Meaningful Use Core Measure for HIPAA Risk Analysis
A couple weeks back we asked Pete Niner of Techumen to join us on one of our MU Live! webcasts to talk specifically about the meaningful use core measure related to security risk analysis. Not surprising, we had a number of questions from our member audience. Here’s a rundown of the few of the questions Pete fielded.
Q: What is the status of the Final Rule?
A: By “Final Rule”, most mean “Stage 1 Criteria for Meaningful Use”, just to clarify. The Stage 1 meaningful use criteria were finalized on 7/16/2010 and published in the Federal Register on July 28, 2010. Attestation for the Medicare EHR Incentive Program began April 18th and the first payments went out in May. Looking to the future, the draft stage 2 definitions were released on Jan 12, 2011. The public comment period ended on Feb 25th. CMS will publish their proposed rules for Stage 2 either by the end of this year or early in 2012, and go into effect next summer. So far, no additional security measures are proposed for Stage 2 Meaningful Use.
Q: Can you clarify the meaningful use objective pertaining to Risk Analysis?
A: There are three points: perform a security risk analysis, apply security updates as needed, and remediate any problems that the risk analysis discovers.
Q: Is there any difference between the requirement of Core Measure 15 and existing HIPAA regulations that providers and practices should have been compliant with over the past 5 years?
A: No. CMS has stated that they’re not using the meaningful use criteria to introduce any new security requirements. So, this should be nothing new to anyone. Performing a security risk analysis is required by the HIPAA Security Rule, as is “Apply security updates as needed” – both of those are administrative safeguards in the Security Rule. The requirement to remediate any problems means that if you do find some problems, you can’t ignore them and have to do something about them.
Q: What is the minimum threshold or minimum benchmarks EPs and EHs need to look at?
A: , It’s a yes/no attestation – either you’ve done this or you haven’t.
Q: What risk assessment tools that would satisfy Core Measure 15 requirement are publically available?
A: Neither the Security Rule nor CMS prescribe a specific risk analysis methodology. That said, the NIST has a document out that CMS refers to frequently, called NIST Special Publication 800-30 “Risk Management Guide for Information Technology Systems”, which spells out a methodology. 800-30 is useful because it’s technology-independent and can scale to fit any size organization. OCR also has some guidance on their website. As for actual tools, the only one you need is Word. Document what you did, the estimates and assumptions you made, the methodology you followed, and the threats, vulnerabilities, likelihoods, risks, and controls you analyzed.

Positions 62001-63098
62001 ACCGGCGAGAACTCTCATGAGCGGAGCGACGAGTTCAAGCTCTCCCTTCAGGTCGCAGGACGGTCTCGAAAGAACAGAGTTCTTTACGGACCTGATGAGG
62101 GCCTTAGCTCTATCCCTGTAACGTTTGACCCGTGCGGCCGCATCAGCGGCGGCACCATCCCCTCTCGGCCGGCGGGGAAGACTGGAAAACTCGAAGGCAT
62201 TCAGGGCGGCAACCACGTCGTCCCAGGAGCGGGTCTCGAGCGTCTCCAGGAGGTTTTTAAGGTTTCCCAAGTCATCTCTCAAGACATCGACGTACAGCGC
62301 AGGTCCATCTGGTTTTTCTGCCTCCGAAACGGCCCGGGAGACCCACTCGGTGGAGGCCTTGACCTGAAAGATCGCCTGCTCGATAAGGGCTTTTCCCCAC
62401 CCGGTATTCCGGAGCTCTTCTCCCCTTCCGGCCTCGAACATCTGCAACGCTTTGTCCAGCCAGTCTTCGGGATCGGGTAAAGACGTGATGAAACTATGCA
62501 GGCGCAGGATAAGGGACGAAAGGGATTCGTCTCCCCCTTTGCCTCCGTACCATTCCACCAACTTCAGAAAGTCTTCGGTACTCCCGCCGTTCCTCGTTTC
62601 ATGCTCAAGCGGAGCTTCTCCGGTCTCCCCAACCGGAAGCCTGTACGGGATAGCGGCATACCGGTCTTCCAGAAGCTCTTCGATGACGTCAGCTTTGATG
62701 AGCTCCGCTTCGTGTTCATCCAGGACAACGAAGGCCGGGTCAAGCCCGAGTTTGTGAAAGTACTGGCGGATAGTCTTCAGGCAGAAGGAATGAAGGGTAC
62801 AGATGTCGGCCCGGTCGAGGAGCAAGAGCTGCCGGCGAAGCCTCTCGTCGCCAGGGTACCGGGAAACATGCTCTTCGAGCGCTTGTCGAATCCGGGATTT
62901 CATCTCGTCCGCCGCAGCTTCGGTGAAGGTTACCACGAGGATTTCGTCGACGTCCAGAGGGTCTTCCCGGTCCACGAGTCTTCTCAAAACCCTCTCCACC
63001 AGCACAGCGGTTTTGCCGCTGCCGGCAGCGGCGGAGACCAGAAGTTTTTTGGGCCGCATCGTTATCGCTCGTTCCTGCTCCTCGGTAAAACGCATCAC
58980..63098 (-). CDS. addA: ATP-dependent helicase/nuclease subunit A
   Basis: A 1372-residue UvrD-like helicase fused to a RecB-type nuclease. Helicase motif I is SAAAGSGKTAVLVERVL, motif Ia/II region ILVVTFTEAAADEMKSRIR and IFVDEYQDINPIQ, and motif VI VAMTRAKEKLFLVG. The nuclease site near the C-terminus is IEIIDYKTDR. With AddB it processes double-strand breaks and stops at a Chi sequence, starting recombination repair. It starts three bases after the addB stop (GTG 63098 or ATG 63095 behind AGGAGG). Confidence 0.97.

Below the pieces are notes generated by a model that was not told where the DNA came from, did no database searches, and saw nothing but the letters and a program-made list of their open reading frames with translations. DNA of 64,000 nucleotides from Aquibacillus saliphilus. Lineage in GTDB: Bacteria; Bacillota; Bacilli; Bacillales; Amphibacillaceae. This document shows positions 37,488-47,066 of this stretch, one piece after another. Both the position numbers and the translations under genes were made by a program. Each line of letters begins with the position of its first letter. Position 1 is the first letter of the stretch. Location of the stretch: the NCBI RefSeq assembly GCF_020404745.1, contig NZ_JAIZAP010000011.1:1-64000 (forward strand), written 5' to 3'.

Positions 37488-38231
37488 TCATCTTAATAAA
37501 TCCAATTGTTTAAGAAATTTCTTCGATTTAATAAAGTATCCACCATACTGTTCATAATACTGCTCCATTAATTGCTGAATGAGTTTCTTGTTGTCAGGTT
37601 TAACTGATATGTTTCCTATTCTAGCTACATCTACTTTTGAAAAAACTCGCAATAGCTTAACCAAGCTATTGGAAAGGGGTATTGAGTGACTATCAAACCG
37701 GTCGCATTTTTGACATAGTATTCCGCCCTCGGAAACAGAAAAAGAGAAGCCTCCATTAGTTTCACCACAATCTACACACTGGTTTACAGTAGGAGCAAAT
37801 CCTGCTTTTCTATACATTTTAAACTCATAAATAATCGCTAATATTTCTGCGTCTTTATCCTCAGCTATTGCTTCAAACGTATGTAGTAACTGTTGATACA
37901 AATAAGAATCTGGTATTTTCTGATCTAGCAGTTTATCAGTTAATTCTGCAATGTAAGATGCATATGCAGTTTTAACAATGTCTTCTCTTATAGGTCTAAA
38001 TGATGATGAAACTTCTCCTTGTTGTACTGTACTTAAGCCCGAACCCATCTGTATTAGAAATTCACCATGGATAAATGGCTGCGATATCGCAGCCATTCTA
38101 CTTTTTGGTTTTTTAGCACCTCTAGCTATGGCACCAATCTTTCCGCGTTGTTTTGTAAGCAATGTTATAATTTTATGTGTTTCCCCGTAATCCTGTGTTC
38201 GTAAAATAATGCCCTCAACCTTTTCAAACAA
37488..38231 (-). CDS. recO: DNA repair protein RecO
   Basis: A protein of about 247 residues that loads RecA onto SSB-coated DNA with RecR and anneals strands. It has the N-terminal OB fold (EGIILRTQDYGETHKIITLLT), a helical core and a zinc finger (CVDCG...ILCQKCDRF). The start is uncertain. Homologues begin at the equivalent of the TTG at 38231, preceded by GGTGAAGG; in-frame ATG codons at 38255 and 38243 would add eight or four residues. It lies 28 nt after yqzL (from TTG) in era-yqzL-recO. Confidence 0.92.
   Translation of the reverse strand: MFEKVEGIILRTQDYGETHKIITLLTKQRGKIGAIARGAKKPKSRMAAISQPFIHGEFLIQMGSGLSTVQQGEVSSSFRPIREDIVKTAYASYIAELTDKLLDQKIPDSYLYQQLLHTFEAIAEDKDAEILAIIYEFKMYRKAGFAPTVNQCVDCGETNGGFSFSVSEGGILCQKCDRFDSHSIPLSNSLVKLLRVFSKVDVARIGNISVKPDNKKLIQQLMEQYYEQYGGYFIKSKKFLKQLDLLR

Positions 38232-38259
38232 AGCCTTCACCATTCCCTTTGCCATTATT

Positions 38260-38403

Q: Does the requirement to “correct identified security deficiencies as part of its risk management process” mean that before you can reach meaningful use you have to correct all deficiencies?
A: There is no guidance from CMS on just what “correct” means. KPMG was awarded a contract a few weeks ago to develop the audit plans, so that is a work in progress. So the following is only an unofficial interpretation. Yes, you need to fix deficiencies. However, if you have a good plan in place and can show action on it, you’ll be better off than many for an audit. Secondly, there are many ways to fix deficiencies. While you are implementing a permanent technical fix, you can add additional manual or process controls to bridge the gap until it’s in place – such as more frequent log file review, extra levels of approval, onetime password for unencrypted transmissions, that sort of thing. So while you are working on the permanent fix, you can add some temporary ones to correct the deficiencies in the meantime.
Q: Is there any evidence that HHS will adopt the HITRUST Common Security Framework as their HIPAA Certification standard?
A: No, they will not. As mentioned above, HHS does not recommend a specific methodology. In the odd event they do, it will be a public one such as the NIST framework mentioned earlier, and not a private one with a hefty price tag attached.
Q: Do EHR vendors play a role in this measure and if yes, what?
A: This is the only core measure that cannot be provided by the EHR system; as such, it is entirely up to the EP or EH to perform.
Q: This is an “attestation only” measure. What documentation should a practice submit to CMS (if any)? what documentation should be kept on file?
A: As it is an “attestation only” measure, no documentation needs to be submitted. In case of an audit, you should retain the risk analysis report, a review history, and the agreed-upon corrective actions that you’ll take.
Pete Niner is a Director at Techumen, and has over 12 years’ experience in the information technology and security field, with particular focus on the healthcare, telecom, and financial industries. Pete has a B.S. from the University of Pennsylvania’s Wharton School and is a Certified Information Systems Security Professional. Contact him at firstname.lastname@example.org
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